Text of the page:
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Got $1,000? 2 Super Cheap Stocks Investors Should Buy Today

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The S&P/TSX Composite Index was up 39 points in early afternoon trading on June 8. Base metals, energy, and industrials led the way while health care continued its slide as Canada has seen its vaccine rollout accelerate. While North American markets hit some turbulence in May, it’s still a challenge to hunt for value in this environment. Today, I want to zero in on two cheap stocks that are worth snagging if you have extra cash. Let’s jump in.

Here’s why this dividend all-star stock is still undervalued

Manulife Financial (TSX:MFC)(NYSE:MFC) is a Toronto-based financial services and insurance provider. Its shares have climbed 12% in 2021. The stock is up 25% from the prior year. In September 2020, I’d discussed why Manulife looked like a cheap stock worthy of snatching up on the dip. Manulife has performed well this year, but it still offers solid value.

The company released its first-quarter 2021 results on May 5. Core earnings increased 67% from the prior year to $1.6 billion. Meanwhile, annualized premium equivalent (APE) sales rose 14% to $1.8 billion. Global insurance firms have been eager to jump into lucrative Asia-based markets as middle-class populations are on the rise in that part of the world. In Q1 2021, Manulife saw Asia’s new business value reach $477 million – up from $356 million in the first quarter of 2020.

This cheap stock last had a favourable price-to-earnings ratio of 9.4. Meanwhile, it offers a quarterly dividend of $0.28 per share. That represents a 4.4% yield.

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Another cheap stock to snag in early June

Sleep Country Canada (TSX:ZZZ) is a Brampton-based company engaged in retailing mattresses and bedding-related products across the country. Two years ago, I’d suggested that investors should scoop up Sleep Country after it hit a 52-week low. The stock has increased 14% in the year-to-date period. Meanwhile, its shares have climbed 74% from the same time in 2020. Sleep Country has dipped since the end of April. Fortunately, it still qualifies as a cheap stock in this overheated market.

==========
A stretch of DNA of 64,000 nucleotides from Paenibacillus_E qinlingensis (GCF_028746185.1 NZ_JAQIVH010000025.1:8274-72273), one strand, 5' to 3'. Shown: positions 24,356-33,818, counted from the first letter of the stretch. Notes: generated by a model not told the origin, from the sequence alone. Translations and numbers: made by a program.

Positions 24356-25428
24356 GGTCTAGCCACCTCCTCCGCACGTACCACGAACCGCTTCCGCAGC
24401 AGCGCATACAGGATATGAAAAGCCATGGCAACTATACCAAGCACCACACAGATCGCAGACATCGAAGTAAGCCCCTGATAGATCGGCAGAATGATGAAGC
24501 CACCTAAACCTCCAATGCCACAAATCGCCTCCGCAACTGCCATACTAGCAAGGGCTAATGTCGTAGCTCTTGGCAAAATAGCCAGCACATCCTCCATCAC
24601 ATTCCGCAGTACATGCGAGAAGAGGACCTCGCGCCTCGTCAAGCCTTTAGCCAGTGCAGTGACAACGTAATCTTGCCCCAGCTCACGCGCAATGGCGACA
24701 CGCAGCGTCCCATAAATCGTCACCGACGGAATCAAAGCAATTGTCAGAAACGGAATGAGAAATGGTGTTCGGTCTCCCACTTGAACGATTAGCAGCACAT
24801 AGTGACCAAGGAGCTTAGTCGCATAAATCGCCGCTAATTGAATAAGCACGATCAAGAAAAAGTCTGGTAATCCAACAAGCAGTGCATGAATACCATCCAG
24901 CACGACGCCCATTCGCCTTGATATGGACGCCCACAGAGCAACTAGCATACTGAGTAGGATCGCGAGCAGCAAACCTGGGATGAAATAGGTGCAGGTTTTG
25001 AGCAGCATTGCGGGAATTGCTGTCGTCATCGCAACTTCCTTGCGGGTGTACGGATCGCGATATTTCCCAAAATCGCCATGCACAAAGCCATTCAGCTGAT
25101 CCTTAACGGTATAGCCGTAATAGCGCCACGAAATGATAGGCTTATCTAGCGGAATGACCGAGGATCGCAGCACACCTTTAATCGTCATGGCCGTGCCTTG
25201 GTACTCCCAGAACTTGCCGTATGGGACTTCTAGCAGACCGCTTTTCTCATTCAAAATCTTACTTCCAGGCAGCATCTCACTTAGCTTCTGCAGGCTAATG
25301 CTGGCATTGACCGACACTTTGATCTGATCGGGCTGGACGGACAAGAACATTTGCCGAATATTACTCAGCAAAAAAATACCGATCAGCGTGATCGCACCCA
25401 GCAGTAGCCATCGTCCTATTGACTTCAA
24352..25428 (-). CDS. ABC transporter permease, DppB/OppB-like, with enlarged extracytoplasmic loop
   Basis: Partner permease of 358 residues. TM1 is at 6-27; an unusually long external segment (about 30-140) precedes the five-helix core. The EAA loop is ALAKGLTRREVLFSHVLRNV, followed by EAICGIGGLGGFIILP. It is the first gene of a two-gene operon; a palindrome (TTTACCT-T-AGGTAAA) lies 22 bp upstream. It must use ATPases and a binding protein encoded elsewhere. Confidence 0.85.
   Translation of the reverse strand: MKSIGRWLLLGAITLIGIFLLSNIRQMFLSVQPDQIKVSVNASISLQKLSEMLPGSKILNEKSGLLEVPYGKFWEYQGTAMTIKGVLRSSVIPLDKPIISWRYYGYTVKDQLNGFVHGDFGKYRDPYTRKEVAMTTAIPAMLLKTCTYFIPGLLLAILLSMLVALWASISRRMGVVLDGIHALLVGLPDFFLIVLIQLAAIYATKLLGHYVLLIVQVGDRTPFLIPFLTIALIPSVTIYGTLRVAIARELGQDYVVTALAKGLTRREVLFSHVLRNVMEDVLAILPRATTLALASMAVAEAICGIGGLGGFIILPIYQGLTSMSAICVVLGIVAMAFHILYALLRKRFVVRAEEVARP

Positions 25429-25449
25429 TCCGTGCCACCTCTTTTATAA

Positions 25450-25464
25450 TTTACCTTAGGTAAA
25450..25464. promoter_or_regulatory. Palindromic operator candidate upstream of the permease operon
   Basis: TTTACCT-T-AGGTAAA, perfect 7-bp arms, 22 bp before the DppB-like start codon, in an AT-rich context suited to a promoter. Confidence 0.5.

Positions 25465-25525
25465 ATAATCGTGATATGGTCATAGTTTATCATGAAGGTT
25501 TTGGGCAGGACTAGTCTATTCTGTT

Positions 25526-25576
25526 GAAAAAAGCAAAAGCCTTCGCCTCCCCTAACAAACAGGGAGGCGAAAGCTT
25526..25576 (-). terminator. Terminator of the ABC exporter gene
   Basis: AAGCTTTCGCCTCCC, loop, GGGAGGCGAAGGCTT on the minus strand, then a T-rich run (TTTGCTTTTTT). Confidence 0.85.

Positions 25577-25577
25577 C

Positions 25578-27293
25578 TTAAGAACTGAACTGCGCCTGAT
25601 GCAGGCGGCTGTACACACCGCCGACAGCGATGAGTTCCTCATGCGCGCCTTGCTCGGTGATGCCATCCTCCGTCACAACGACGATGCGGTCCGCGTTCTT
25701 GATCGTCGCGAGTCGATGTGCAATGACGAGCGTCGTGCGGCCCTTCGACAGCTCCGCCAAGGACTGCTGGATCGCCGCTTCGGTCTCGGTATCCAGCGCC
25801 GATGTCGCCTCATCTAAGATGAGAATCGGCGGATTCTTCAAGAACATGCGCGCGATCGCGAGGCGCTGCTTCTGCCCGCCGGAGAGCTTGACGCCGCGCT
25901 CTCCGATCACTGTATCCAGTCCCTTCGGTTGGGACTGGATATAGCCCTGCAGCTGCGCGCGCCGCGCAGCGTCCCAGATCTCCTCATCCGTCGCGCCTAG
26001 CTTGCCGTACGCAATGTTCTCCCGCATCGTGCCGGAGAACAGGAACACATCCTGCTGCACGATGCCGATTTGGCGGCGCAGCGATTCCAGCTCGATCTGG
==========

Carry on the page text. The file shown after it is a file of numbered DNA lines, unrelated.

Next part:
In Q1 2021, the company reported revenue of $183 million – up 20.7% from Q1 2020. Meanwhile, operating EBITDA climbed 12.9% to $31.5 million. The company opened two new stores in the quarter, bringing the total count to 283 across Canada. It delivered its fourth consecutive quarter of triple-digit e-commerce revenue growth. Like its peers, Sleep Country has been forced to bolster its digital offerings during the COVID-19 pandemic.

Sleep Country looks poised to return to full strength as Canadian provinces pursue a reopening this summer. With luck, this is the last we will see of increased restrictions and lockdowns as Canada’s vaccine rollout charges on. The outlook for Sleep Country and other retailers will continue to improve in this environment.

Shares of Sleep Country possess a P/E ratio of 16. This qualifies Sleep Country as a cheap stock in early June. It last paid out a quarterly dividend of $0.195 per share. This represents a 2.6% yield.

On the topic of stocks that offer solid value . . .

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This article represents the opinion of the writer, who may disagree with the “official” recommendation position of a Motley Fool premium service or advisor. We’re Motley! Questioning an investing thesis — even one of our own — helps us all think critically about investing and make decisions that help us become smarter, happier, and richer, so we sometimes publish articles that may not be in line with recommendations, rankings or other content.

Fool contributor Ambrose O'Callaghan has no position in any stocks mentioned.

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